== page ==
And whenever someone brings up probability, I always think of what Einstein once said: "God does not play dice." Although according to Schröedinger, it would be impossible to measure the exact position and speed of an electron, is it really because we can't measure the "position" or "speed" of a wave?

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Originally posted by kernelpenguin
But can an electron end up in a feedback loop and amplify itself somehow? From what I've learned in physics (which is not much) then the orbit of an electron could be viewed as a one-dimensional line that turns back onto itself creating a finite loop where it propagates as a wave.
This a very naive, schematic sort of view. The electron is obviously not a line.
Isn't this the reason why Bohr's model of an atom says that an electron can only stably exist in specific distances from the nucleus? Because in any other position it would interfere with itself?
This was Schrodinger's proposition.
And whenever someone brings up probability, I always think of what Einstein once said: "God does not play dice." Although according to Schröedinger, it would be impossible to measure the exact position and speed of an electron, is it really because we can't measure the "position" or "speed" of a wave?
It's position and momentum, not speed, that we can't measure simultaneously. A sharply-peaked wave packet has a well-defined position, but a poorly defined wavelength. A single-tone wave has a well-defined wavelength, but a poorly defined position.

- Warren

petmar
*nods in agreement*

http://www.scienceprof.com/thumbs/deBroglie.jpg
as you see here, as long as the end of the electron's proposed path uniformly matches its beginning, and has an integer number of nodes, it can be said to have a discrete wavelength. however, i fail to comprehend exactly how this bridges the gap between the probability of electron distribution, and the shapes of electron orbitals.
anyone want to fill me in on that?

benzun_1999
sorry to be late...

before i begin i would ask you all forgiveness for my wrong statement.
to tell the truth i am just a school going student and i am not aware of so many things as you are aware of.

i feel that the photons are always present in a wave due to the following results obtained from the photoelectric effect:-

1) more the intensity of the light, that is more the photons(energy packets) the more the number of electrons jumping out.

intensity does not change the frequency so there fore there is less nodes, but still the number of electrons are more.

so i feel that the photons are not the nodes.

-benzun
All for God
If i am wrong correct me, just as you did before.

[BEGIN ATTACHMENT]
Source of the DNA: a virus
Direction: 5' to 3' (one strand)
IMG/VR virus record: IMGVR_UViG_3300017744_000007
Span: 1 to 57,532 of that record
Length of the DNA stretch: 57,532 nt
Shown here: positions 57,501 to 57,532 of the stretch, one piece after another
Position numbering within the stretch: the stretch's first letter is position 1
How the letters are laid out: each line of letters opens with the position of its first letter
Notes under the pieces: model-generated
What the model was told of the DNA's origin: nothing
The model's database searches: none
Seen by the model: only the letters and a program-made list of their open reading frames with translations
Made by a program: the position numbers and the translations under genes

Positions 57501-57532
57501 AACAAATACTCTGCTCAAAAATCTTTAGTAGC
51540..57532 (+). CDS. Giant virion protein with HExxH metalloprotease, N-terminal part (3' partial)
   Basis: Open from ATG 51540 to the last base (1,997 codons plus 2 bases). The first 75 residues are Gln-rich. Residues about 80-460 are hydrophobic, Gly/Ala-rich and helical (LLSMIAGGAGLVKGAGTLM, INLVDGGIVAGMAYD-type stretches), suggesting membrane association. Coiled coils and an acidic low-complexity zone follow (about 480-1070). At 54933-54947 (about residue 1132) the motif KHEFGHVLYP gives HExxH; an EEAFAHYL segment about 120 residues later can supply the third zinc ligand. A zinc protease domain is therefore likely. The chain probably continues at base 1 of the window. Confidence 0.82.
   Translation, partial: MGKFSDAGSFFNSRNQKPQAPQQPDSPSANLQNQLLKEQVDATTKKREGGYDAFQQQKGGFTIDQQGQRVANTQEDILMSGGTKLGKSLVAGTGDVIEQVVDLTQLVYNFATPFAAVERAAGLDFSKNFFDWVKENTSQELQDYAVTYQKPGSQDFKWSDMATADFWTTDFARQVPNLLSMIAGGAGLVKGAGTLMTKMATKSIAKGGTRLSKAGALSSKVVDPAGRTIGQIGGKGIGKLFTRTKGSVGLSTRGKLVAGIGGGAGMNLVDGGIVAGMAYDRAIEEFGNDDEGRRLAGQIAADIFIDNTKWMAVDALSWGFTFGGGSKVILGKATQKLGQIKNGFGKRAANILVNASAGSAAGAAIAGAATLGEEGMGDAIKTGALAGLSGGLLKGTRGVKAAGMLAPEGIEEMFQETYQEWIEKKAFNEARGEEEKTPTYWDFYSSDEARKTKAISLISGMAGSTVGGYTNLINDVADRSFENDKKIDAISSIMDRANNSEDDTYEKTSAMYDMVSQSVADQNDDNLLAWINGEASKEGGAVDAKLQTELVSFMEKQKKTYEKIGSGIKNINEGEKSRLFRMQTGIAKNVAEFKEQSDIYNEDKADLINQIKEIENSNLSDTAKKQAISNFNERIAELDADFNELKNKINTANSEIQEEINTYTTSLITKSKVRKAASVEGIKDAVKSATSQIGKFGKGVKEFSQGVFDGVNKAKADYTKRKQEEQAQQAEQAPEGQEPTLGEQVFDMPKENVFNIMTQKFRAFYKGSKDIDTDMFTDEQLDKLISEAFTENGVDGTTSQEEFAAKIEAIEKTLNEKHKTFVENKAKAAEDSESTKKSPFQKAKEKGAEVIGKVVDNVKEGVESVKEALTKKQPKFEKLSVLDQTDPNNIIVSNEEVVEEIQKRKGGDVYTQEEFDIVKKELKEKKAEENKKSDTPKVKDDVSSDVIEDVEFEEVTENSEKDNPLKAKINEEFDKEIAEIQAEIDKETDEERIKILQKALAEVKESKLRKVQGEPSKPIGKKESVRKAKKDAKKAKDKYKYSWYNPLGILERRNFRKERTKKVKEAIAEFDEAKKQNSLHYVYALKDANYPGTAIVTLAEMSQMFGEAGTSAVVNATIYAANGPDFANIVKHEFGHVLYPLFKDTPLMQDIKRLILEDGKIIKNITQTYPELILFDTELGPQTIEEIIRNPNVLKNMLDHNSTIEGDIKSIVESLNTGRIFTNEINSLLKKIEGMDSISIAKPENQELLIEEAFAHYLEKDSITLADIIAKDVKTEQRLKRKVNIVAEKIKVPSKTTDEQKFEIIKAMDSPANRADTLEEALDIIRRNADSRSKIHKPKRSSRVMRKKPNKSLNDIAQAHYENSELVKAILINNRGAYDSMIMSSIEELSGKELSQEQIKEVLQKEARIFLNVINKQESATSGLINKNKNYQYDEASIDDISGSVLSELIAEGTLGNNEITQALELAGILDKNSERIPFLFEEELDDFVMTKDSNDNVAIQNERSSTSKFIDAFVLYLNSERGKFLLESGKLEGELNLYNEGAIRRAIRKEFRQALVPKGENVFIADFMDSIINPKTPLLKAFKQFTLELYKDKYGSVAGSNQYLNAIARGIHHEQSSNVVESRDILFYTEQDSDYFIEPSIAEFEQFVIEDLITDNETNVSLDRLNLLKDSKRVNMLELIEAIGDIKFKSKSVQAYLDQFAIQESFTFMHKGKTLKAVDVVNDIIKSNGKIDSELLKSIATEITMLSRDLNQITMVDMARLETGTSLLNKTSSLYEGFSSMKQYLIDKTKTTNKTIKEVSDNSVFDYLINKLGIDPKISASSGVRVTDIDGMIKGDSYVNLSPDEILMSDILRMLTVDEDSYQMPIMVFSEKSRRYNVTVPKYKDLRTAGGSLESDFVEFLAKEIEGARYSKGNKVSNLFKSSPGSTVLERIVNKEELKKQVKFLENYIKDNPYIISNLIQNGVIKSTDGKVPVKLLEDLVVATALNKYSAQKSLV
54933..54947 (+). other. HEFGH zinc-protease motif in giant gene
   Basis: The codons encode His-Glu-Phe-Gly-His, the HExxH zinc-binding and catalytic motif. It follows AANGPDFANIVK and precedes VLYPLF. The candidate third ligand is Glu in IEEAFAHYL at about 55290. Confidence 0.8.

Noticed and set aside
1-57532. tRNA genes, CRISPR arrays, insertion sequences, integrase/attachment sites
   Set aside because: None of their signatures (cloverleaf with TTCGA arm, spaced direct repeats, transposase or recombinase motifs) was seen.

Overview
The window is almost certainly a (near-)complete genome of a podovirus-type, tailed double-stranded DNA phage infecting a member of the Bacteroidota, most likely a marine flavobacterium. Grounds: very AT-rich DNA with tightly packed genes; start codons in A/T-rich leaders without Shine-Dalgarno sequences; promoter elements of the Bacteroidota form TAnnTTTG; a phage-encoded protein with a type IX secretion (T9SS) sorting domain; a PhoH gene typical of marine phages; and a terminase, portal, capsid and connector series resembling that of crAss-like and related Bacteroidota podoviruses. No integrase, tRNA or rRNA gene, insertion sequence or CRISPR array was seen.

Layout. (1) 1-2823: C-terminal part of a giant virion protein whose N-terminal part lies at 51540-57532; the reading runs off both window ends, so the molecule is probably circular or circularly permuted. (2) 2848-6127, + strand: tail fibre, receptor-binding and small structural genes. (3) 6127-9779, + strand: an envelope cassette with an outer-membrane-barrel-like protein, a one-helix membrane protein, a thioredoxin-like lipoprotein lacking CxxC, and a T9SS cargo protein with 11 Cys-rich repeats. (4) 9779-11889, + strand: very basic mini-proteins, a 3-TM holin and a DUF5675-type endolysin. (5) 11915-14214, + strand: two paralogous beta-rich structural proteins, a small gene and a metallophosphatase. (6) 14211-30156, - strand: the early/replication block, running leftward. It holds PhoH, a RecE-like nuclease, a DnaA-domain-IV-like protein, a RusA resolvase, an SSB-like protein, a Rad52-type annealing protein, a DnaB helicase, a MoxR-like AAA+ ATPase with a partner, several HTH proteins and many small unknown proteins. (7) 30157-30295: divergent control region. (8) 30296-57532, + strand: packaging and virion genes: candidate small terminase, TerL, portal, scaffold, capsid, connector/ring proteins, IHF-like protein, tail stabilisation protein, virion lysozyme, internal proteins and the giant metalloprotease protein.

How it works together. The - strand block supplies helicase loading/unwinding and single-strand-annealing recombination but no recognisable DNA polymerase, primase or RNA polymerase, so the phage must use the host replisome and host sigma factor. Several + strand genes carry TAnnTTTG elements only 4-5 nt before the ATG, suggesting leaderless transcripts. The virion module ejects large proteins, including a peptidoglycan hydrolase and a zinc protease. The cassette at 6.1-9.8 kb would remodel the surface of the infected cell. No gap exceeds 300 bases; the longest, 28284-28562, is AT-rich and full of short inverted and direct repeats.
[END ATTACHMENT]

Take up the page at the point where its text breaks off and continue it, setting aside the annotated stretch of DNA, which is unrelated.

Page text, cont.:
in my mind, the speed of light can be attained despite what conventional physics may say. in a black hole, when the speed of light remains c but is sobordinate to gravity, on would think that the force of gravity applied to something, (theoretically having no limit given the resource) has the propensity for taking a body with mass beyond the speed of light.

what would happen to the mass is a different story.

as the story goes, this would be outlandish because of the fact that a black hole's swallowed content would amass a great deal of momentum and mass would inevitable reap havvock. we have never seen evidence of any such occurance.

i am convinced, however, that speed is proportional to force and tro my novice mind, c is not a barrier, but is simply the speed of light.

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actinide,

A black hole's gravity is just going to serve to accelerate particle in your view, right? How is this any different from a particle accelerator, in which electric fields are used to accelerate particles?

In accelerators, I should mention, particles never attain the speed of light. The magnets have to work harder to steer their 'larger mass' around the ring, and the speed of the particles aysmptotically approaches c.

Can you give any reason why you think a black hole should do anything differently to particles falling freely into it?

- Warren

don't forget our all important mass-energy conservation laws

i admit being wrong in that because i totally forgot about the conservation of mass-energy

with that aside, i think the penguin's idea about electrons interfering when distanced improperly from neucleons is a logical one.

what he is forgetting, however, is that mass(-energy) in a system has to be conserved and since nature has PROPERLY distanced electrons from atomic neuclei, there is no interference persay. when, however, atoms or particles undergo changes involving structure, for example, emitting rays or electrons, there is a change in charge; this would be a change in energy, not mass. when the bonds of atomic particles are broken, the total mass of the atom is changed of course and so is energy, with charge, but in the system, there is not a gain or loss in mass-energy.

also petmar, nice equations

if more people backed up what they were saying, like you do with math, we could all be a little more enlightened and more accepting to these ideas. math is the language of science and i am glad that you used the equations.

the limits for velocity through relativity is new info to me so let me make sure that i have named the variable correctly in my notes...this doesn't mean that i agree with the idea that you posted after you math... seems unfounded to me and there is some twisting of ideas going on.

v=velocity of course
delta t= 'change in time'
force
mass
acceleration

(i am unsure, however (since i am not in calc. yet) what the minus signs are in front of the greater-than, less-than signs)

ex.-(delta) t ->0...

i am a novice, though, so what do i know?

petmar

Originally posted by actinide244
(i am unsure, however (since i am not in calc. yet) what the minus signs are in front of the greater-than, less-than signs)

ex.-(delta) t ->0...
first of all, thanks for the compliment.

second of all, those are for the limit notation.
http://oregonstate.edu/dept/math/CalculusQuestStudyGuides/SandS/lHopital/Utility/lim_f_L.gif is the same as lim(x->a)f(x)=L. that's all that those are for, to denote arrows.